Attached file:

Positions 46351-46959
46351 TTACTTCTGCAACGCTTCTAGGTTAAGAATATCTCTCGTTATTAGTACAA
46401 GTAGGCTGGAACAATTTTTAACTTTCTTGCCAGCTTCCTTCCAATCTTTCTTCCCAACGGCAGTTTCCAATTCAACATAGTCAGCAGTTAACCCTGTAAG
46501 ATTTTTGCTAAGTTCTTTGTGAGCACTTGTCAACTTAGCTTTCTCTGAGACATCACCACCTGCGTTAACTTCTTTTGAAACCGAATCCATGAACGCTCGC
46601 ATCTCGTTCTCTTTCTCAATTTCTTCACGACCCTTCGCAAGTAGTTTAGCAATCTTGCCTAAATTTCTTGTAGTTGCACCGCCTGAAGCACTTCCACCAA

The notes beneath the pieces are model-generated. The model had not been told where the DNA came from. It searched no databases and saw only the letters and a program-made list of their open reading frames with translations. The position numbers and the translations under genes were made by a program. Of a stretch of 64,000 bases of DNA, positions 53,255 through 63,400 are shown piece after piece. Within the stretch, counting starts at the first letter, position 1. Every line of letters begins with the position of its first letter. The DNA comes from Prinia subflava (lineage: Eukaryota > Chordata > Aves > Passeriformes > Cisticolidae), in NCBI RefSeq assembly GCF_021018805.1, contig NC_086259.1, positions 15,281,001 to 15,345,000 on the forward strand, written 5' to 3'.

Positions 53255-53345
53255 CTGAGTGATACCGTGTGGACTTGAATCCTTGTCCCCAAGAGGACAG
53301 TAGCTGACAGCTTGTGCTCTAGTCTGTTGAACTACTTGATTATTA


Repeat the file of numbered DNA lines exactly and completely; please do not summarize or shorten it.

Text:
Positions 46351-46959
46351 TTACTTCTGCAACGCTTCTAGGTTAAGAATATCTCTCGTTATTAGTACAA
46401 GTAGGCTGGAACAATTTTTAACTTTCTTGCCAGCTTCCTTCCAATCTTTCTTCCCAACGGCAGTTTCCAATTCAACATAGTCAGCAGTTAACCCTGTAAG
46501 ATTTTTGCTAAGTTCTTTGTGAGCACTTGTCAACTTAGCTTTCTCTGAGACATCACCACCTGCGTTAACTTCTTTTGAAACCGAATCCATGAACGCTCGC
46601 ATCTCGTTCTCTTTCTCAATTTCTTCACGACCCTTCGCAAGTAGTTTAGCAATCTTGCCTAAATTTCTTGTAGTTGCACCGCCTGAAGCACTTCCACCAA

The notes beneath the pieces are model-generated. The model had not been told where the DNA came from. It searched no databases and saw only the letters and a program-made list of their open reading frames with translations. The position numbers and the translations under genes were made by a program. Of a stretch of 64,000 bases of DNA, positions 53,255 through 63,400 are shown piece after piece. Within the stretch, counting starts at the first letter, position 1. Every line of letters begins with the position of its first letter. The DNA comes from Prinia subflava (lineage: Eukaryota > Chordata > Aves > Passeriformes > Cisticolidae), in NCBI RefSeq assembly GCF_021018805.1, contig NC_086259.1, positions 15,281,001 to 15,345,000 on the forward strand, written 5' to 3'.

Positions 53255-53345
53255 CTGAGTGATACCGTGTGGACTTGAATCCTTGTCCCCAAGAGGACAG
53301 TAGCTGACAGCTTGTGCTCTAGTCTGTTGAACTACTTGATTATTA